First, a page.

‘The underpinnings of social dysfunction in autism and Williams Syndrome: from genes to brain to hormones’
Macquarie University, NSW
Awarded 2015 – 2018
Co-funded by the Rotary Club of Illawarra Sunrise, NSW
“Understanding the mechanisms that underpin social dysfunction in autism and Williams syndrome would assist in improving social abilities in these disorders, and would substantially improve the quality of life for these individuals and their families.”
Kelsie Boulton completed her undergraduate studies at Macquarie University, earning a Bachelor of Psychology (Honours) in 2013. Following her Honours year, Kelsie enrolled in Macquarie’s Master of Research degree, and authored a research thesis investigating the influence of top down cognitive processes on the social approach behaviours of typically developing individuals and individuals with Williams syndrome, for which she received a ranking in the top 5% of my cohort. Following this research degree, Kelsie was encouraged to undertake a PhD investigating the genetic, neurological and hormonal underpinnings of social functioning in autism and Williams syndrome.
Since 2012, Kelsie has worked with Dr Porter as a research assistant. During this time she has been involved in a number of projects, particularly in the field of developmental neuropsychology. This role has provided her with valuable skills and opportunities, including knowledge of neuroimaging analysis techniques, and an understanding of neuropsychological assessment administration and interpretation.
More than 650,000 Australians have a neurodevelopmental disorder that puts them at risk for compromised social behaviour. This can have devastating effects on their social integration, mental health and wellbeing. Understanding how this social dysfunction occurs can help us in developing treatments and interventions to improve the quality of life for these Australians.
This project aims to explore the underpinnings of social dysfunction in individuals with autism and Williams syndrome, two neurodevelopmental disorders where social functioning is gravely impacted. These syndromes provide an interesting comparison, given the extreme levels of social avoidance that are considered a hallmark of autism, and the heightened social approach and overfamiliarity that is a key characteristic of Williams syndrome.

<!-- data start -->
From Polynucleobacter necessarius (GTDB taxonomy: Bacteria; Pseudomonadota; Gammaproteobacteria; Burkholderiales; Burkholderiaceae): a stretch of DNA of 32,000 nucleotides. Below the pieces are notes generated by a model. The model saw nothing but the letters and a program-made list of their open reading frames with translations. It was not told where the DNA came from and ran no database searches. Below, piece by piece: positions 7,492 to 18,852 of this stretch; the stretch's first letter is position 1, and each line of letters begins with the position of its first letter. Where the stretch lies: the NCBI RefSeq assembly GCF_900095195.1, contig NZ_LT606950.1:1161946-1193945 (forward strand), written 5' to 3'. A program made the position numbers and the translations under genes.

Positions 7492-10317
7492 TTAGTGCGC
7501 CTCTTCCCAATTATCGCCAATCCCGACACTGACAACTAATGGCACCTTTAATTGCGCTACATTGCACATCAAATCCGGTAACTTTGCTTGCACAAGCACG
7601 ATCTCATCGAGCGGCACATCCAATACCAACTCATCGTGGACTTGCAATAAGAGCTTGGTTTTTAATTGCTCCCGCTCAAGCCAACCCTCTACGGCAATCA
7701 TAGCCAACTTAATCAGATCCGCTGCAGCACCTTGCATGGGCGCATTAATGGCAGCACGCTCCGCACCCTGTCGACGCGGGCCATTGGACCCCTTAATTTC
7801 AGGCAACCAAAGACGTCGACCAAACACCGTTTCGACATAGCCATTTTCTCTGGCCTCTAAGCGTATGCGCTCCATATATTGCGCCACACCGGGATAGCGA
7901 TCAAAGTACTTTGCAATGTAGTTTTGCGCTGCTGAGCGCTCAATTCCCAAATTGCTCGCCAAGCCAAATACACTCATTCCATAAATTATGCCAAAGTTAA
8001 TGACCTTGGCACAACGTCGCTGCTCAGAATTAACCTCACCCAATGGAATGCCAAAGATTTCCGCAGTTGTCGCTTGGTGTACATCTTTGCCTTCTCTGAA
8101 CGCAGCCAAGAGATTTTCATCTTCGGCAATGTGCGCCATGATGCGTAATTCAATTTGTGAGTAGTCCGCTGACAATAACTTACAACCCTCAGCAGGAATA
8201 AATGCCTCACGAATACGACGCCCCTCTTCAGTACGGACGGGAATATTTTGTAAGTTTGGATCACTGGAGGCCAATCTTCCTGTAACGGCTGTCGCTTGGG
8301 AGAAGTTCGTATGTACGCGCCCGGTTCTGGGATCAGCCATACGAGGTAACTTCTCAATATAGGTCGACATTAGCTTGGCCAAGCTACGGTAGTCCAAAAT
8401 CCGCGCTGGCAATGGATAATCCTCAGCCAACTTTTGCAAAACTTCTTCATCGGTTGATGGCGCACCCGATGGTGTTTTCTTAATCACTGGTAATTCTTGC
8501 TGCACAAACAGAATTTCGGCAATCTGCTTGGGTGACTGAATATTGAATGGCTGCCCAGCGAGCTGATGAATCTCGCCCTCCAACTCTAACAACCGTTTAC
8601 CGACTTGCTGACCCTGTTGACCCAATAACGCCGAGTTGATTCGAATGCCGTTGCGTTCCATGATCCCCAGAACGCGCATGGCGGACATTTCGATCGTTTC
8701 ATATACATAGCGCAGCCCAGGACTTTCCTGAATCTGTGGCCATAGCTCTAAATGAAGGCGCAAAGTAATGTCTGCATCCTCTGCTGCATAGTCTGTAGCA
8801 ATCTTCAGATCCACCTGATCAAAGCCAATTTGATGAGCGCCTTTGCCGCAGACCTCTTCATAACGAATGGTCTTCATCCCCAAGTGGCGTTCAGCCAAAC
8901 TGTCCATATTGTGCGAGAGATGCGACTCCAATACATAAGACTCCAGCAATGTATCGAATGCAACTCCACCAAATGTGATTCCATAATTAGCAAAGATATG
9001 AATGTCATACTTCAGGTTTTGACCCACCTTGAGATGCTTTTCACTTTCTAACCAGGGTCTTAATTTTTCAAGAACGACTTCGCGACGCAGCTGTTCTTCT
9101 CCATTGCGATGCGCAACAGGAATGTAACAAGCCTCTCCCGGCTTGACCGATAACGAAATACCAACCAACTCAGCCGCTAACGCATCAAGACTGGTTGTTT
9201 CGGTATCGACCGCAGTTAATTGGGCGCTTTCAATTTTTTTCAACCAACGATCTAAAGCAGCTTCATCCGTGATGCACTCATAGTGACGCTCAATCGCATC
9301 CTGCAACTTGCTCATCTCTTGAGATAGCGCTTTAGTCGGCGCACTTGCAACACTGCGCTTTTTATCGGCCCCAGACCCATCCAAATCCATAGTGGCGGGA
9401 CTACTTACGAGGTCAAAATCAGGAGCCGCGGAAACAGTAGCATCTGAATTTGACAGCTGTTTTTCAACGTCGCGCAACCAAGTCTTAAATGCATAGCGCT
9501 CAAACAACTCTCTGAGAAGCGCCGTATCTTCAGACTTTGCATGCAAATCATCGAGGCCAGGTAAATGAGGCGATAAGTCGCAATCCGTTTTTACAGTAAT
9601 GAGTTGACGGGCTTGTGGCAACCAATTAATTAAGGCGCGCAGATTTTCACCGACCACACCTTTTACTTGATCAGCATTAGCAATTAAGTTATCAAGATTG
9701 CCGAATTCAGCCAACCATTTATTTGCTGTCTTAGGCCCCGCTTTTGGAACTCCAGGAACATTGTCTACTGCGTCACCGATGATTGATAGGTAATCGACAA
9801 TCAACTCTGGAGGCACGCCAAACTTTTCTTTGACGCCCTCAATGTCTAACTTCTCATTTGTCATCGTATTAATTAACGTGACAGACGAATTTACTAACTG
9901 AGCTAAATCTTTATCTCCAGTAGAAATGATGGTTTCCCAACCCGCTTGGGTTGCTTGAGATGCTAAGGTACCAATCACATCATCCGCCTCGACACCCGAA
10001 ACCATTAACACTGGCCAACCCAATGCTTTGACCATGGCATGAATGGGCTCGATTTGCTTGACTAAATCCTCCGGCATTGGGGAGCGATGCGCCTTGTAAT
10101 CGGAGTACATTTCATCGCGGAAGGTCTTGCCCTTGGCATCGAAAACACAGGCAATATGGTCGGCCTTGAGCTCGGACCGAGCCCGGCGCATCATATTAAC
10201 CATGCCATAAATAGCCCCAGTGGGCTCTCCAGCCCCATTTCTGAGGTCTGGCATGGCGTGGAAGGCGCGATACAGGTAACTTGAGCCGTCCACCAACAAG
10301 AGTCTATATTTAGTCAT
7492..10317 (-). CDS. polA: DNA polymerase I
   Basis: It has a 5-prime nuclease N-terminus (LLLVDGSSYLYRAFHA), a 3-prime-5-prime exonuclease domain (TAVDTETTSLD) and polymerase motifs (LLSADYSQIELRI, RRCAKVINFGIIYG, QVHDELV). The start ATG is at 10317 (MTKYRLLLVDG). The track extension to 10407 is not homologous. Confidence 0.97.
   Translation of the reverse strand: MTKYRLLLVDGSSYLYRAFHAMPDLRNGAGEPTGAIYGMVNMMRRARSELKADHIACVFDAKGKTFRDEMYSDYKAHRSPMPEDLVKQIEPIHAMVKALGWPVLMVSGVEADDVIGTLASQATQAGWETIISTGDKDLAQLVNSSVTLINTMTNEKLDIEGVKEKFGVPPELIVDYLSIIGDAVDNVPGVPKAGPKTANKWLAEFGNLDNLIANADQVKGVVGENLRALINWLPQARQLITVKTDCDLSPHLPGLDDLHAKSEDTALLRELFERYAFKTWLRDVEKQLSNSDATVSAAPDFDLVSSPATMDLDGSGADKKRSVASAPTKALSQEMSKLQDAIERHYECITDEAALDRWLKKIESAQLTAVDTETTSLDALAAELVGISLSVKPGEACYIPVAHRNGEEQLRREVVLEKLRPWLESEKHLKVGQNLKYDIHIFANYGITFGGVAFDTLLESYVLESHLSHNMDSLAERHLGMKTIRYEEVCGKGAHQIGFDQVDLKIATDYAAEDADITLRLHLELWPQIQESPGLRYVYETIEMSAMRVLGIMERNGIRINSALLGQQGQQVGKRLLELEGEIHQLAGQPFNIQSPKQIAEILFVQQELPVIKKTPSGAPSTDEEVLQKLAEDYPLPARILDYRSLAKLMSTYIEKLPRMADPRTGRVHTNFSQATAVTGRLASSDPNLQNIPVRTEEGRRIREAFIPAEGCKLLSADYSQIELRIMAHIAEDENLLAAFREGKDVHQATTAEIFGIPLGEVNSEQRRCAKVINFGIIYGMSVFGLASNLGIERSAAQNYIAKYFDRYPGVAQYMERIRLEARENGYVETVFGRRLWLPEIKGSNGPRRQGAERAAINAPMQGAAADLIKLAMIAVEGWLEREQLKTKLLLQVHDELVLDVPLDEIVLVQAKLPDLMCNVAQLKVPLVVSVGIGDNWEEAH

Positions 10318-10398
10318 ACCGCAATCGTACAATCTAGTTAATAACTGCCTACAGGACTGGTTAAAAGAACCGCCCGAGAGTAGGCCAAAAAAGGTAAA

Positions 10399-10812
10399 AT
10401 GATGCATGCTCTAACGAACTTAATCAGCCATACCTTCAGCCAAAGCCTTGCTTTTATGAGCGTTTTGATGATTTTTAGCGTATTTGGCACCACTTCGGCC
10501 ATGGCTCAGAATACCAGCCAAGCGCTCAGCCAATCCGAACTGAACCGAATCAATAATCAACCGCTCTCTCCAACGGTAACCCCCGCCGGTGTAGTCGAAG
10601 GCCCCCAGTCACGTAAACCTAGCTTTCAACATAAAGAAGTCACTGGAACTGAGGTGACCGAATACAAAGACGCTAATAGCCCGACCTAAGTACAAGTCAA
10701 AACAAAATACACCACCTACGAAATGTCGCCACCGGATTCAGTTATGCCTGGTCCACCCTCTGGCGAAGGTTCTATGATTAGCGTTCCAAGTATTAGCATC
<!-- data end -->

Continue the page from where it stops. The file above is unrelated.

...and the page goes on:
Through collection of saliva samples, experimental tasks and brain imaging, this project will explore the genetic, hormonal and neurological underpinnings of social dysfunction. In particular, the role of oxytocin, a hormone heavily involved in social approach behaviour, that is believed to be dysfunctional in individuals with autism and Williams syndrome will be considered. The examination of oxytocin expression at the genetic level, combined with the response of specific brain networks to social threat in these syndromes will provide a novel insight as to how oxytocin affects brain functioning and social behaviour, resulting in social dysfunction.
Exploring this relationship using syndromes such as autism and Williams syndrome, which, at face value, show strikingly different social anomalies that may be related to abnormalities in both oxytocin and particular brain regions, will provide valuable information about the underlying mechanisms that influence social behaviour.
Supervisors: Dr Melanie Porter, Dr Darren Hocking & Professor Mark Williams
How will this research help people?
At a family level, the impact of raising a child with a neurodevelopmental disorder is considerable, and can have psychological, economic and social impacts. Understanding the mechanisms that underpin social dysfunction in autism and Williams syndrome would assist in improving social abilities in these disorders, and would substantially improve the quality of life for these individuals and their families.
Further, findings from this project will provide a springboard for developing innovative pharmacological treatments to significantly improve the quality of life not only for individuals with autism and Williams syndrome, but also individuals with other neurodevelopmental and mental health disorders where oxytocin has previously been implicated, such as Schizophrenia, Fragile X syndrome, social anxiety disorder and depression.